From the beginning, Republicans found that while the Tea Party was a fabulous force to help them bounce back from the back-to-back defeats suffered in the 2006 mid-term and 2008 Presidential elections, it was also a force that had great potential to damage the party far more than it helped it. We saw the first examples of this in the 2010 elections when, thanks to Tea Party support, the Republican Party ended up putting up candidates for Senate such as Sharron Angle in Nevada, Joe Miller in Alaska, and Christine O’Donnell in Delaware. Each of these were states that GOP arguably had a good chance of winning in what turned out to be a very good year for Republicans, but in two of those cases the fact that Tea Party forces were able to use their numbers in a primary to force the nomination of the weakest possible candidates, Angle and O’Donnell, meant that the GOP lost seats that they arguably should have won. The GOP was spared a similar fate in Alaska only because Senator Lisa Murkowski decided to try something that had only succeeded once before in American politics, win a Senate seat via a write-in vote. The Angle and O’Donnell races, though, stood out as particularly good examples of the negative impact the Tea Party could have on the party.  We saw much the same impact in 2012, with Tea Party forces once again putting forward candidates that made seemingly winnable races much more difficult, especially in a Presidential election year.

Beyond election results and candidate selection, though, the real impact of the Tea Party on Republican fortunes could be seen in the impact that the movement had on how Republicans were able to act even as they regained control of Congress in 2010. Virtually from the moment that the newly elected Republican House took office in 2011, you could see the signs that the pressures from Tea Party activists were going to force the party to become more radical and intransigent that many of those in leadership would probably have preferred. To some degree, this was the fault of the leadership itself because the decision to eliminate earmarking and other measures greatly reduced the leverage that party leaders had over caucus members at the same time that changes in fundraising practices made outside groups much more influential than official party organizations such as the Republican National Committee and the National Republican Congressional Committee. As a result, the return of Republican rule to Capitol Hill saw the House engaging in countless fruitless attempts to repeal the Affordable Care Act, showdowns with Congressional Democrats and the White House over budget issues that became much harder to resolve due to the leadership’s lack of influence over caucus members, and, most famously, the 2013 shutdown crisis which resulted in a sixteen-day shutdown that had an adverse impact on the GOP’s approval numbers.

In the wake of the 2013 shutdown, the more establishment wing of the GOP vowed to not let the Tea Party roll over the primary process the way that it had in the previous two election cycles. The result were a number of hard-fought battles between incumbents or establishment-backed candidates in primaries in states across the nation. Perhaps the most widely covered of these were the Republican Senate Primary in Mississippi, in which Senator Thad Cochran managed to fend off a Tea Party backed challenge from State Senator Chris McDaniel, and Kentucky, where Mitch McConnell easily disposed of a challenge from Tea Party backed Matt Bevin. The 2014 cycle also saw similar battles in Texas, South Carolina, North CarolinaMississippi. Kansas, Tennessee, and Alaska. To the extent that the Tea Party succeeded in 2014, it was at the House level, where we’ve seen Tea Party back candidates defeated both former House Majority Leader Eric Cantor and Congressman Ralph Hall. By and large, then, the establishment wing of the GOP won the battle in 2014, but as we have seen in the downfall of John Boehner and Kevin McCarthy and the resistance to Paul Ryan becoming Speaker, they have not necessarily won the war. Indeed, while the Tea Party lost badly in 2014, it clearly hasn’t gone anywhere and those involved in it continue to try to cause mischief.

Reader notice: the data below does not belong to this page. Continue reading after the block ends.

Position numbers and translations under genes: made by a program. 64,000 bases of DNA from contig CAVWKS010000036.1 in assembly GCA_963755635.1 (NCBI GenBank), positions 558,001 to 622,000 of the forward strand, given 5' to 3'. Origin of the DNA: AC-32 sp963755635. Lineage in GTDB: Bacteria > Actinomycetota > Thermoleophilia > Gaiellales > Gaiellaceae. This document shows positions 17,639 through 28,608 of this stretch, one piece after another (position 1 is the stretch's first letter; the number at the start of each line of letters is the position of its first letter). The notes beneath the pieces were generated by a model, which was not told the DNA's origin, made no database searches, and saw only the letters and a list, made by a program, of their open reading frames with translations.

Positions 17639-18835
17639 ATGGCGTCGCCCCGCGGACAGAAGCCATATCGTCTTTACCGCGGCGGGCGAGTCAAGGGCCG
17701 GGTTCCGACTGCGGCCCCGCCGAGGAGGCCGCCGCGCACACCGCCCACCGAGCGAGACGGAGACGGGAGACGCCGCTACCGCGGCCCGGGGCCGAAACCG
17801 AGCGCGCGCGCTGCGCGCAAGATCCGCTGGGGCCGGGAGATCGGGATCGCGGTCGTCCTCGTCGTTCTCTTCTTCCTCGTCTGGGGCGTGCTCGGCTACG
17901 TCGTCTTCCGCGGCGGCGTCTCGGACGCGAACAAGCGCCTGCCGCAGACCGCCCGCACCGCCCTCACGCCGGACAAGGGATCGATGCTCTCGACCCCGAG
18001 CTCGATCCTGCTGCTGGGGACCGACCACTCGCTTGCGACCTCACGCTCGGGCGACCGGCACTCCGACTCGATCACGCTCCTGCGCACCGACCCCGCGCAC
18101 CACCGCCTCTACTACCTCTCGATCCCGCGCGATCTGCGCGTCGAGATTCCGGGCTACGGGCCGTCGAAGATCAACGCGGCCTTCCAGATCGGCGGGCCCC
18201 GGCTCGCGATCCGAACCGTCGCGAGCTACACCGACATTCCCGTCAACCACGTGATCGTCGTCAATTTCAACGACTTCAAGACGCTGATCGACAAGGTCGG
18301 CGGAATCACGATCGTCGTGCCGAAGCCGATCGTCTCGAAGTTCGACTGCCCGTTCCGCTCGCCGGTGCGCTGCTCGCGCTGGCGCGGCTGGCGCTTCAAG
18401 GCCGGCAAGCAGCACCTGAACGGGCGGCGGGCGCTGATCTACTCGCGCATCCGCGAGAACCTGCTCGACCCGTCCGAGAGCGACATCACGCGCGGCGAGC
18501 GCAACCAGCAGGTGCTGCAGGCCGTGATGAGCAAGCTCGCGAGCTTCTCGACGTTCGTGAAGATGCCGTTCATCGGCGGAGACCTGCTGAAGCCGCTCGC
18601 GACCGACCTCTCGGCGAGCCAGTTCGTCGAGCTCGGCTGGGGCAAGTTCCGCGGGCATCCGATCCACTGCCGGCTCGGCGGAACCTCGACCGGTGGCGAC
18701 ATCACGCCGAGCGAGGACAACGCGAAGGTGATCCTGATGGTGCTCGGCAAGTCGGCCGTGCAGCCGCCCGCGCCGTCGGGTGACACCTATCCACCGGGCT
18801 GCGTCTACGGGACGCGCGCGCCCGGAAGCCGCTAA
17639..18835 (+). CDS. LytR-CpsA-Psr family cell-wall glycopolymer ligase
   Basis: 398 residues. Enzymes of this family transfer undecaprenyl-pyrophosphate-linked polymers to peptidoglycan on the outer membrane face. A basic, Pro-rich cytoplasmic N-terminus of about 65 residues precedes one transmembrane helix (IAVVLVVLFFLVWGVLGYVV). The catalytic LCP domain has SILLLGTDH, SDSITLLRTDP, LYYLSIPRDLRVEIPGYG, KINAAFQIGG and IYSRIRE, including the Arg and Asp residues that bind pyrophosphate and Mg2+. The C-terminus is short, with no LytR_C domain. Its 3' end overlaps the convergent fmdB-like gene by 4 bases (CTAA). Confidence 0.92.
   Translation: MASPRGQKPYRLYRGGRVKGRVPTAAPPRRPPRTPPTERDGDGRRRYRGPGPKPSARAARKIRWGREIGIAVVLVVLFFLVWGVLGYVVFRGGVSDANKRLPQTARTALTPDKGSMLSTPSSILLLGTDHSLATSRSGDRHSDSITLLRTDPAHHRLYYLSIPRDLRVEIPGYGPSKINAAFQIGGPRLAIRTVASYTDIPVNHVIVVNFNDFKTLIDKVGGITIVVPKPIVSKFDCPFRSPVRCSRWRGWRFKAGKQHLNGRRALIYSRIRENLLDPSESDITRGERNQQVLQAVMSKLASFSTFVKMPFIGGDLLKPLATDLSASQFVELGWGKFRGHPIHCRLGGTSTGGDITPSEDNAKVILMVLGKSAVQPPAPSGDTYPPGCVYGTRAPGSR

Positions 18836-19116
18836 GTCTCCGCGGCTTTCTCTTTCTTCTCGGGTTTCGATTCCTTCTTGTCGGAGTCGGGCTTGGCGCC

Far from being allies, then, the Republican Party and the Tea Party movement, which to a large degree has come to be dominated by groups more concerned about fundraising than actually accomplishing anything, has become more and more adversarial as time has gone on. Given that, it’s perhaps not hard to see why even among Republicans the reputation of the movement has declined so significantly. The question, of course, is what impact this might have on the future of the GOP and American politics in general. To some degree, the impact may be less than one might expect simply because the differences between the Tea Party and the GOP at this point are more over tactics and strategy than they are over policies. When it comes to ideology, the Tea Party has won the war by moving the GOP further to the right than it has been in a long time, if ever, and that’s not likely to change any time in the future. The question Republicans will have to ask themselves going forward is whether they’ll be willing to make the compromises necessary to actually accomplish things, or whether they will continue tilting at ideological windmills. With Paul Ryan set to take the Speaker’s gavel this week, we’re likely to get a good idea of how that battle will work out over the coming months.